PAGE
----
• Do not use salt or sugar when making homemade infant foods. Canned foods may contain large amounts of salt and sugar and should not be used for baby food. Always wash and peel fruits and vegetables and remove seeds or pits. Take special care with fruits and vegetables that come into contact with the ground. They may contain botulism spores that cause food poisoning.
  • Infant cereals with iron should be given to your infant until your infant is 18 months old.
  • Cow's milk should not be added to the diet until your infant is 1-year-old. Cow's milk does not provide the proper nutrients for your baby.
  • AAP recommends not giving fruit juices to infants younger than 6 months of age. Only pasteurized, 100 percent fruit juices (without added sugar) may be given to older infants and children, and should be limited to 4 to 6 ounces a day. Dilute the juice with water and offer it in a cup with a meal. 
  • Feed all food with a spoon. Your baby needs to learn to eat from a spoon. Do not use an infant feeder. Only formula and water should go into the bottle.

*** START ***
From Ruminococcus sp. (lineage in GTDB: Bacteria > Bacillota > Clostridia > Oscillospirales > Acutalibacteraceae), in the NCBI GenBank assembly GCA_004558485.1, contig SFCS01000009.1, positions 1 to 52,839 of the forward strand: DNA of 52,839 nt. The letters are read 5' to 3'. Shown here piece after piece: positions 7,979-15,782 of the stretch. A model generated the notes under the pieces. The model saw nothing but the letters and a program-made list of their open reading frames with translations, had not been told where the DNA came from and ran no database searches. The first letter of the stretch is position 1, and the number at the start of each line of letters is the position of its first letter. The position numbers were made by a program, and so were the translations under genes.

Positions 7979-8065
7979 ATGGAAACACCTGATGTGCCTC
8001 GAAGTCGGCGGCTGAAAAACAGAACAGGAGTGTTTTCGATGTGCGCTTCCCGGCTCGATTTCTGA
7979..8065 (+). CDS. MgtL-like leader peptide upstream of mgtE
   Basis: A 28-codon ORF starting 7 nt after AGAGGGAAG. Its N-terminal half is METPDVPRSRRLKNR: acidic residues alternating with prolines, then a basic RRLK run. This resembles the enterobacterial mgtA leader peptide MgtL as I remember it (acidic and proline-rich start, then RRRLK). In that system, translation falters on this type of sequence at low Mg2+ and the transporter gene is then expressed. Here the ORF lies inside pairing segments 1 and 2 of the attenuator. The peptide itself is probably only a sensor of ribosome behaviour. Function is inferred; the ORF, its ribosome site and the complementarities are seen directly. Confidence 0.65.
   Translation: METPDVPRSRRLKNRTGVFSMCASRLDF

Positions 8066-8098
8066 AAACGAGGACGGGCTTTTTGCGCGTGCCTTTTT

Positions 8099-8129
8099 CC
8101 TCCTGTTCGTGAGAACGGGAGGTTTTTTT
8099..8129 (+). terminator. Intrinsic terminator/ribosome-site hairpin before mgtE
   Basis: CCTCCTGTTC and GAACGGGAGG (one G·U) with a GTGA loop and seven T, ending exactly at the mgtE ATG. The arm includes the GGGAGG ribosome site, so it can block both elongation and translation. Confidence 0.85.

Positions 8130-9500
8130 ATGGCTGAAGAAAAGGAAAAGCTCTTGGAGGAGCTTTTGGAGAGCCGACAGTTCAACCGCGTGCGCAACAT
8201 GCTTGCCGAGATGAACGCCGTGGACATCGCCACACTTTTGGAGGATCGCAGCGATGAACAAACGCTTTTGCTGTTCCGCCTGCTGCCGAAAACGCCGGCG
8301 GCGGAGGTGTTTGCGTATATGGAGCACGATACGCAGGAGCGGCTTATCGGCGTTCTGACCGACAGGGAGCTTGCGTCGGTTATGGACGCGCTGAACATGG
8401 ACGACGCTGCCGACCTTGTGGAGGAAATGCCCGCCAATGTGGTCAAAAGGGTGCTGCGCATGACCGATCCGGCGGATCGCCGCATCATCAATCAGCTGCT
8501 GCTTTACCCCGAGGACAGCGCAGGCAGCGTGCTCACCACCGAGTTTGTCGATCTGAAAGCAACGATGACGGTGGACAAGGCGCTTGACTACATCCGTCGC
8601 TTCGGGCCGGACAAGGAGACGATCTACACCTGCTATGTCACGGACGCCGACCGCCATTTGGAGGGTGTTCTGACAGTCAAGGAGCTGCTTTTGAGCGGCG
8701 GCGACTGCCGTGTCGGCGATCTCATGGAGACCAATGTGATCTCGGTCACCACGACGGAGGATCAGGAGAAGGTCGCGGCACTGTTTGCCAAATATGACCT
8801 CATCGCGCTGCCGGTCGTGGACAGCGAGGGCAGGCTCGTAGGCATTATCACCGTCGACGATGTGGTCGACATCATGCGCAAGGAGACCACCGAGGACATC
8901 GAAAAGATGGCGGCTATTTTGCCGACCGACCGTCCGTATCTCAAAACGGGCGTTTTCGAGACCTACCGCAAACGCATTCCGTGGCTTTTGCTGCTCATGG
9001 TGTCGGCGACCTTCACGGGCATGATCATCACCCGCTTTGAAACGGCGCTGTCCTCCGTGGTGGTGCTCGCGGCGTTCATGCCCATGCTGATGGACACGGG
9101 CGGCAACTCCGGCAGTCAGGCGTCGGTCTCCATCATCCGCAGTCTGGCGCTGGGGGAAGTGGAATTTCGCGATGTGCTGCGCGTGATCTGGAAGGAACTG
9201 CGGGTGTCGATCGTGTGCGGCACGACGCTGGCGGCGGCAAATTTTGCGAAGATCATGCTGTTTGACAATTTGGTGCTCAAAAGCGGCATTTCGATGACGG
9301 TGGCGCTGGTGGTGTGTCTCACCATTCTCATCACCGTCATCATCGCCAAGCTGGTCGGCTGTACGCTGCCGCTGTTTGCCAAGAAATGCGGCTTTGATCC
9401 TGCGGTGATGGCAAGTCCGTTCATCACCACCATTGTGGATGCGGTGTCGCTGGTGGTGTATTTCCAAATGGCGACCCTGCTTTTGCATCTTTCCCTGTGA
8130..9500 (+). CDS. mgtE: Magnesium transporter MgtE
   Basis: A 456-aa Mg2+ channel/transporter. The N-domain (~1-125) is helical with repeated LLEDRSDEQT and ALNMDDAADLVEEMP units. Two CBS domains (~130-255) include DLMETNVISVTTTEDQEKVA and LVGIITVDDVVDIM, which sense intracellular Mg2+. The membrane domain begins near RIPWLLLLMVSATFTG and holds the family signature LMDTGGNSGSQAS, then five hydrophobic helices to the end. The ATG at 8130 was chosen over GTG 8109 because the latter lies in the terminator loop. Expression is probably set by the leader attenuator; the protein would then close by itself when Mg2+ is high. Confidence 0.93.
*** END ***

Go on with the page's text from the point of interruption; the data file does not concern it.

• Avoid honey in any form for your child's first year, as it can cause infant botulism.
  • Do not put your baby in bed with a bottle propped in his or her mouth. Propping a bottle has been linked to an increased risk of ear infections. Once your baby's teeth are present, propping the bottle can also cause tooth decay. There is also a risk of choking.
  • Help your baby to give up the bottle by his or her first birthday.
  • Avoid the "clean plate syndrome." Forcing your child to eat all the food on his or her plate even when he or she is not hungry is not a good habit. It teaches your child to eat just because the food is there, not because he or she is hungry. Expect a smaller and pickier appetite as the baby's growth rate slows around 1 year of age.
  • Infants and young children should not eat hot dogs, nuts, seeds, round candies, popcorn, hard, raw fruits and vegetables, grapes, or peanut butter. These foods are not safe and may cause your child to choke. Many doctors suggest these foods be saved until after your child is 3 or 4 years of age. Always watch a young child while he or she is eating. Insist that the child sit down to eat or drink.
  • Healthy infants usually require little or no extra water, except in very hot weather. When solid food is first fed to your baby, extra water is often needed.
  • Do not limit your baby's food choices to the ones you like. Offering a wide variety of foods early will pave the way for good eating habits later.